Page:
New York, 24 September 2012
Distinguished Members of the General Assembly,
Ladies and Gentlemen,
The rule of law constitutes the backbone for the legal protection of human rights. In addition, the rule of law itself must be grounded in human rights. Growing up in South Africa, I experienced how the Apartheid regime created a veneer of a “rule of law” based on legislation that institutionalized injustice and procedures that embodied unfairness. My experience has shown me that rule of law without human rights is only an empty shell.
My Office, including through its 58 field presences, works with national stakeholders, to build strong and responsive institutions that constitute prerequisites for any legitimate and effective system of governance based on rule of law and respectful of human rights. We also support the establishment and functioning of comprehensive accountability frameworks to address human rights violations, including transitional justice mechanisms compliant with international standards and norms.
Based on our experience in the field, I cannot stress enough the importance of national ownership of rule of law principles. National action as well as international support to strengthen the rule of law on the ground must be based on the body of international human rights law developed mainly under the auspices of the United Nations. The International Court of Justice has contributed to national ownership of this body of law through its jurisprudence that sheds light on the scope of States’ legal obligations deriving from international human rights instruments. Further clarification of these obligations is provided by treaty bodies and special procedures of the Human Rights Council – both of which are supported by my Office.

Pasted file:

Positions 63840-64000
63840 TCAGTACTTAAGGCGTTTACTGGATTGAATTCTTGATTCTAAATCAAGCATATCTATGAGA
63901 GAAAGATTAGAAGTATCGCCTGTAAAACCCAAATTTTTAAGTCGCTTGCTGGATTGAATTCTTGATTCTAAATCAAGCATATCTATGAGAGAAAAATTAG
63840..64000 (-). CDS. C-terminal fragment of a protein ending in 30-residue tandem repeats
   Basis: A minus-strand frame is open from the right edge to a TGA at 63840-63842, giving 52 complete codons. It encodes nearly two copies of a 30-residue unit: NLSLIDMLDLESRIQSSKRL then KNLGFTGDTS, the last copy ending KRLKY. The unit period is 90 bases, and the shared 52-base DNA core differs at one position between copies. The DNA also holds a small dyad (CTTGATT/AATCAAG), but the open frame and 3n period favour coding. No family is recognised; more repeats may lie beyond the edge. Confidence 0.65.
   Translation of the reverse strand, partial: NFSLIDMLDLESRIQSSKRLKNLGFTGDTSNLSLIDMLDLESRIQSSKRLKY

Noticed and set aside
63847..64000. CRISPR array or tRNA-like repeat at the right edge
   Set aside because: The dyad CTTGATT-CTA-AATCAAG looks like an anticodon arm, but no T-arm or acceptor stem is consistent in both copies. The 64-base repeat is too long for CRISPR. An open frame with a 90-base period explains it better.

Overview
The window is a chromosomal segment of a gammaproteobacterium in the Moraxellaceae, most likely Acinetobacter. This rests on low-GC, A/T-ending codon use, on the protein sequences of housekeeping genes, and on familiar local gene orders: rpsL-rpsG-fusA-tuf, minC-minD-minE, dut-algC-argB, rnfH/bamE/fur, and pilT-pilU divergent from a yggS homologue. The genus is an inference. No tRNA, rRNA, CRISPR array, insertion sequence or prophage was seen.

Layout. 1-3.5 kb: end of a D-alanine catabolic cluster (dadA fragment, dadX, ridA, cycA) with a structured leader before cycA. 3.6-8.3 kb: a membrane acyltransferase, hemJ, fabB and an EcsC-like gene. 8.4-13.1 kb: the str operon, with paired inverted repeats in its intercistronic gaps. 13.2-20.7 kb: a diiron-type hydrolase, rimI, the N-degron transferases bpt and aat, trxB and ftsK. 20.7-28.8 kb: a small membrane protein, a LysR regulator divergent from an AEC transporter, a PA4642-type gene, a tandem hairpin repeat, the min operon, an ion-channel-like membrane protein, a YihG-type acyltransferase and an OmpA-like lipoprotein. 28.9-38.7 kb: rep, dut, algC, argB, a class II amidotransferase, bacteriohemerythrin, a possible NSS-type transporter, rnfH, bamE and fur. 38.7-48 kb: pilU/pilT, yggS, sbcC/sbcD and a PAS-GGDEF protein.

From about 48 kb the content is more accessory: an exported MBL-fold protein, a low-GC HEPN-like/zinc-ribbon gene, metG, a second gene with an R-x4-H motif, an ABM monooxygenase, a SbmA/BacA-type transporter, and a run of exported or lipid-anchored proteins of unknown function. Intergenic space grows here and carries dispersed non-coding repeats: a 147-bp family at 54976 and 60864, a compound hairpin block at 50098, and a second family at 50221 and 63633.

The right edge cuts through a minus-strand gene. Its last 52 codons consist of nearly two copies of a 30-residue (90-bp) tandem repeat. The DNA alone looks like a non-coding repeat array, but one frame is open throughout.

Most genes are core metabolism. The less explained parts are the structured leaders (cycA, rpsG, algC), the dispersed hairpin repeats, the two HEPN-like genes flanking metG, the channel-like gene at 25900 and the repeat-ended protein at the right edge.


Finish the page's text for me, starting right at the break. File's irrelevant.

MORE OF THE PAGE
In this context, I urge States to use the opportunity of this Meeting to commit, if they have not yet done so, to becoming party to all international human rights treaties, withdrawing remaining reservations and accepting the jurisdiction of the ICJ and treaty body individual complaints procedures.
Mr. President, Excellencies,
Respect for the rule of law also demands full compliance with the principles of equality before the law, equal protection of the law and the prohibition of discrimination on any ground such as race, colour, sex, sexual orientation, gender identity, disability, language, religion, political or other opinion, national or social origin, property, birth or other status. States must examine their laws and repeal those that are discriminatory in their intent or effect.
In addition, respect for the rule of law requires putting in place effective accountability mechanisms for human rights violations. No one is above the law. Combating impunity requires that international crimes and other gross human rights violations must not be subject to amnesties or functional immunities. I urge States to ensure accountability, notably by ratifying the Statute of the International Criminal Court and to ensure strong domestic judicial systems to properly implement the principle of complementarity pursuant to the ICC.
Accountability, however, must extend beyond the criminal law realm to include responsive civil and administrative policies and procedures to address grievances and, when required, effective vetting processes. Also, we must ensure respect for victims’ rights to effective remedies and reparation for human rights violations. In this regard, special consideration must be given to groups most affected, especially those too often excluded such as victims of sexual and gender-based violence.
Furthermore, the right to access justice and legal aid should be respected and ensured. Civil society organisations play a crucial role in empowering people. States should strengthen their support to them and make sure that everyone can enjoy the rights to freedom of expression, association and peaceful assembly. Allow me to conclude that the rule of law is best served when all individuals are empowered to claim their rights.
Thank you for your kind attention.